Women In Comms

WiCipedia: The new '5 to 9' work hustle

This week in our WiCipedia roundup: Dolly Parton is the new face of entrepreneurship; the struggle isn't over for Google's defamed AI researcher; diverse VC funds are the future of funding; and more.

  • Dolly Parton's hit song "9 to 5" has been reworked for the "hustle culture" of today to address those of us who start our passion projects after our regular workday is over. The new version, "5 to 9," was released for a Super Bowl halftime commercial by website design platform Squarespace, The New York Times reports. Back when the original song was penned, in the late 1970s, working an eight-hour day was seen as the norm (though by no means an equal experience for women). Yet these days, many of us in our 20s, 30s and beyond have more than one pot on the stove at a time. Whether that's juggling multiple gig economy jobs or being entrepreneurs of our own up-and-coming companies, this cultural shift is affecting women the most, for better or for worse – particularly during the pandemic. "It's great to hustle to achieve your dreams. It's another if you have to hustle just to get by," Marianne Cooper, a sociologist at Stanford, told The Times. You can watch the music video for the reworked song here. (See WiCipedia: Power Suits & the Gig Economy Pay-Gap Surprise.)

    On that grind
    (Source: Pixabay)
    (Source: Pixabay)

  • Ex-Google computer scientist Timnit Gebru, who was fired from the company after digging into the ethics behind advances in artificial intelligence (AI), is now being harassed (and even stalked) by men in tech, explains the Daily Dot. Many of Gebru's colleagues who rallied behind her are also in the line of fire, particularly on Twitter. The men who are staging the attacks have stated that this situation is the result of "'militant liberals ... politicizing artificial intelligence,' arguing that removing bias from algorithms actually adds bias," the article states. One professor in particular accused Gebru of creating a "toxic environment" at Google by looking behind the veil of AI. The whole debacle is a disturbing case of cancel culture and mansplaining in tech. (See WiCipedia: Are ethics in AI a losing game?)

  • Technical.ly reports that Motley Fool Ventures, a venture capital (VC) company that focuses on tech, has invested $5 million into 13 companies that are focused on diversity in VC. Motley Fool Ventures closed a funding round of $150 million in 2019, and the $5 million is coming out of this batch of funding. More than half of the total partners that Motley is working with identify as women, and more than two thirds are minorities. While this may not be the traditional way that VC works, it could be the new norm: "Why fund other firms? It's about supporting the diversity-minded work that already exists, not reinventing the wheel, [Ollen Douglass, managing director at Motley Fool Ventures,] said." (See WiCipedia: Black female founders take on VC discrimination.)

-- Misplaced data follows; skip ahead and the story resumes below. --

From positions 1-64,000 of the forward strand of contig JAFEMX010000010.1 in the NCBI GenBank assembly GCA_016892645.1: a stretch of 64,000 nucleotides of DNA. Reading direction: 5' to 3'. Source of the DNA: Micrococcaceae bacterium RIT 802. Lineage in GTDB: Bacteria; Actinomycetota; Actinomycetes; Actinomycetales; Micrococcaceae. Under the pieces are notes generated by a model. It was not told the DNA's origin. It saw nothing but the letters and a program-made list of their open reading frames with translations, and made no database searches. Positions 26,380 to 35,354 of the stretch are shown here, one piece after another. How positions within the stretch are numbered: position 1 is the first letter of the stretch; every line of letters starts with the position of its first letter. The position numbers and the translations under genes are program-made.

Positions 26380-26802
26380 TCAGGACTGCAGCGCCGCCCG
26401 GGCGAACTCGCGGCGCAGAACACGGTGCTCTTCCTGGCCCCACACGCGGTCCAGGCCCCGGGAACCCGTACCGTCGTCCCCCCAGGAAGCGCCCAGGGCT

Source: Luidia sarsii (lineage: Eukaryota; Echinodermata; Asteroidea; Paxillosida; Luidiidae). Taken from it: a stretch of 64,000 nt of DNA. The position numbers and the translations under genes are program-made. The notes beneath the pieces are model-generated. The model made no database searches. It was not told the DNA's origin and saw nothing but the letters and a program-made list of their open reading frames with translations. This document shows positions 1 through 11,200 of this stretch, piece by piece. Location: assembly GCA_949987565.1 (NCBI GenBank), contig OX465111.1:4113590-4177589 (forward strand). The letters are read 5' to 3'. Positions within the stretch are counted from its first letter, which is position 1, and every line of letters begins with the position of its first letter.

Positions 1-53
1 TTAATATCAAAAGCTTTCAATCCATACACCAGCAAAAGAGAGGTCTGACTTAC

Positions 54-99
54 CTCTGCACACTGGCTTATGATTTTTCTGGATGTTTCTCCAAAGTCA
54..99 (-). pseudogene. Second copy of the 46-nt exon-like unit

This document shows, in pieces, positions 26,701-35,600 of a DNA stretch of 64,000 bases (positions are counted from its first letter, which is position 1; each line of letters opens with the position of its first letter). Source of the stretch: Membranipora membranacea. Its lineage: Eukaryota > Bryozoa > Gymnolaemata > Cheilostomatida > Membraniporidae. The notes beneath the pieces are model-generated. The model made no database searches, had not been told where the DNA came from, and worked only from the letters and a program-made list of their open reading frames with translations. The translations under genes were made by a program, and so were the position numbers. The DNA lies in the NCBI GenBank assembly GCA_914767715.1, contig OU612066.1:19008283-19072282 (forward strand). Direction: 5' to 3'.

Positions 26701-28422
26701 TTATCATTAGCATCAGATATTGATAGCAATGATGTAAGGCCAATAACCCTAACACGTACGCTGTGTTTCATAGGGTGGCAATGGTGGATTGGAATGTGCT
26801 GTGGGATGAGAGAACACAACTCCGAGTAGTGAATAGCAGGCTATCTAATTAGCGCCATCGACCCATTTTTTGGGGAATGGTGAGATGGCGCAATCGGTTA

• In similar news, a press release reports that the WOCstar Fund, a venture capital fund led by women of color, has welcomed investor and advisor Jon Gosier into the fold. Gosier has been cited by Business Insider as one of the 25 most influential African Americans in tech, and focuses specifically on data and analytics. Gayle Jennings-O'Byrne, co-founder of the WOCstar Fund, said, "Our investment strategy to invest in the best, most promising areas of media, data/ai, consumption with the added advantage of diverse founders is proving out everyday. Bringing on-board, major and strategic investors like Jon Gosier, is validation of the value a fund like WOCstar has for individuals, family offices and institutions looking for investment opportunities and expertise in new areas of the innovation, tech startup economy." (See WiCipedia: Founders battle anti-racism, fight for equal-opportunity funding.)

  • An article on Forbes by Orlee Tal, CEO of Stor.ai, details what it's like to be the only woman in the C-suite, and why it's so important to create a diverse leadership team. Tal explains that women bring unique perspectives to the table, and have skillsets that men simply haven't had to acquire: "While everyone's background is different, the reality is that all women in tech – simply by virtue of being in tech – acquire extensive experience in navigating tricky interpersonal dynamics," she writes. She also explains that women are better at managing in a crisis and can often achieve more than male counterparts simply by having a fresh perspective. Furthermore, she offered hope for the next generation, who are some of the first to view female CEOs not as aberrations but as normal as male CEOs. "In a few years' time, an entire generation will enter the workforce thinking the same way, making what now seems extraordinary perfectly ordinary," Tal explained. (See WiCipedia: How to create a diverse board.)

    — Eryn Leavens, Special Features & Copy Editor, Light Reading. Follow us on Twitter @LR_WiC and contact Eryn directly at [email protected].

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